I've no problem with organized labor or with workers' right to strike as a last resort. Heaven knows workers have been grossly exploited over the course of history, especially since Industrialization. But in war such niceties are rendered subordinate to the war effort.
Bottom line: If the flight crew can risk their lives to protect the civilians, then the civilians can put in seven days a week at work to keep the flight crew in the air. And those who do not, forfeit their membership of the society.
Sat, Mar 10, 2012, 3:23am (UTC -5)
Is it so hard to understand that working the same back-breaking job 18 hours a day, 7 days a week for years on end my bum a person out a little bit? Maybe for Roslin, considering she's seemingly never done a hard day's work in her life. I mean, in the end, it turned out there was a pretty simple solution to everything, so why did it take them so long to find it? Because they were being (uncharacteristically) stubborn and asshat-ish.
My other concern is why Tyrol thought it was a good idea to include the deck crew the strike. Surely he should have recognized this as unnecessary and not likely to end well.
Just poor writing all around, with the exception of the big Baltar scene. He is quickly becoming my favorite character (perhaps simply by process of elimination).
Thu, Mar 22, 2012, 4:49pm (UTC -5)
I will mention that the class divide issue touched on here was handled much classier than on DS9 (the Bajoran Dijara system), although I'm glad both series touched on it.
Wed, Jul 11, 2012, 8:32am (UTC -5)
I think this point was deliberately made right at the top of the episode. After the raptor hit Colonial One, Roslin was all "Oh poor me, I have to move to the other end of the ship. Tory had her shoulder dislocated." That to me was there deliberately to show how she thinks she's got it bad, and then to show us how bad it REALLY is. Hell yes she's got favourable working and living conditions, if the worst she can complain about is moving to the other end of her personal palace. That's the point. The refinery crew do have legitimate concerns, and claiming that "everyone's in it together" is simply a way of willfully ignoring their rights.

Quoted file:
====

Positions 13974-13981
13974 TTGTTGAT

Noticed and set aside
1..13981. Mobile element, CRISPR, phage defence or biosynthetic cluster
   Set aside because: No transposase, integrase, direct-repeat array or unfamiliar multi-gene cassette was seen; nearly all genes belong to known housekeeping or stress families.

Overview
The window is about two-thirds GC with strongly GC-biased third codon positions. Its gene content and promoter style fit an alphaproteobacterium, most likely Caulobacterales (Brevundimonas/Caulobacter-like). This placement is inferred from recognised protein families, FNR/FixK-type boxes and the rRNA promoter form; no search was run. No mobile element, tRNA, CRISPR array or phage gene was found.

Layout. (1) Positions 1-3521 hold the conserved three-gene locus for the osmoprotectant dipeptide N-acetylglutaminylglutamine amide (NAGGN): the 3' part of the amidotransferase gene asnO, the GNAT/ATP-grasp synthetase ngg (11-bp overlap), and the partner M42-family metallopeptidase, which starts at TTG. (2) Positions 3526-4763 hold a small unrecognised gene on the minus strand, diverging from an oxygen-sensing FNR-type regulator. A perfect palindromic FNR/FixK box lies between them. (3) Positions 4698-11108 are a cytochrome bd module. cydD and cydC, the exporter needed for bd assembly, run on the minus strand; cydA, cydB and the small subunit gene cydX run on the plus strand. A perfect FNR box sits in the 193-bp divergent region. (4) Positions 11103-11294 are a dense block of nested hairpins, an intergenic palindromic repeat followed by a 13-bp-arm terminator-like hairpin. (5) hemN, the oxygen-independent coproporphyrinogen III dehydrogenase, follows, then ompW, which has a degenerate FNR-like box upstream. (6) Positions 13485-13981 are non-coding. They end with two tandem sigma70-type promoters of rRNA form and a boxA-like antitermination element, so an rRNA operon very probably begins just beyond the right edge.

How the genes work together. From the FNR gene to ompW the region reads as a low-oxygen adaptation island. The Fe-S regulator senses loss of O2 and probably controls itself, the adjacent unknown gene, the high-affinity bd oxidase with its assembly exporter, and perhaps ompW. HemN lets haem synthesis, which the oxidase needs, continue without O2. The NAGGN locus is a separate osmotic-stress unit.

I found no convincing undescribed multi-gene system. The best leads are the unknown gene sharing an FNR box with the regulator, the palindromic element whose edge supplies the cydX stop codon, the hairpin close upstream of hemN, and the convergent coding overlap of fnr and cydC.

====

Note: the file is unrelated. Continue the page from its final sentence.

As for the hardassness of Adama v Tyrol, I read it as Adama actually agreeing with Tyrol all along. But because neither he nor Roslin could be seen to be negotiating with strikers, or else everyone else would try it, he had to do something so deliberately and blatantly "eeevil" that there was no chance Tyrol would not back down. Then, once he has, Adama can give him everything he asks for and that he wanted to give him all along. Tyrol just had to be seen to give in first, for the sake of the chain of command.
Thu, Jul 26, 2012, 11:12pm (UTC -5)
Sun, Jul 29, 2012, 2:12am (UTC -5)
Tue, Sep 3, 2013, 8:00pm (UTC -5)
Thu, Oct 24, 2013, 12:15am (UTC -5)
Tue, Jan 7, 2014, 9:22am (UTC -5)
Fri, Jan 24, 2014, 9:35pm (UTC -5)
Nevertheless, I thought it was a very interesting episode and a good concept. I generally don't agree with union tactics, but in this episode I totally empathized with the Chief and Baltar.
PS. Caleb, I wouldn't say Baltar's the only character I like, but he's definitely the one I like the most. I agree with Jammer, James Callis is awesome and so is Baltar!
Sun, Apr 13, 2014, 12:53pm (UTC -5)
Sam brings up the DS9 episode on the Bajoran caste system; DS9 also had an episode on worker organizing as did Babylon 5. All of those episodes like this one had commendably pro-labor messages but they all shared the same nice ending where the heroes pull a solution out of their asses to meet the demands of the workers. In reality successful labor mobilization are extremely difficult. It'd probably be easier to defeat the Cylons than win a union election in the contemporary US!
Mon, Jul 21, 2014, 10:42pm (UTC -5)
So, the question is whether Adama went overboard by threatening Cally. Maybe. For the reasons many here have made. On the other hand, Chief's mistake was to "unionize" the flight deck crew. That violates the chain of command. Ooops. I am all in favor of unions, and this episode does a good job of showing why. But the military is NOT a civil society. The chain of command can only be bucked when an immoral order is given.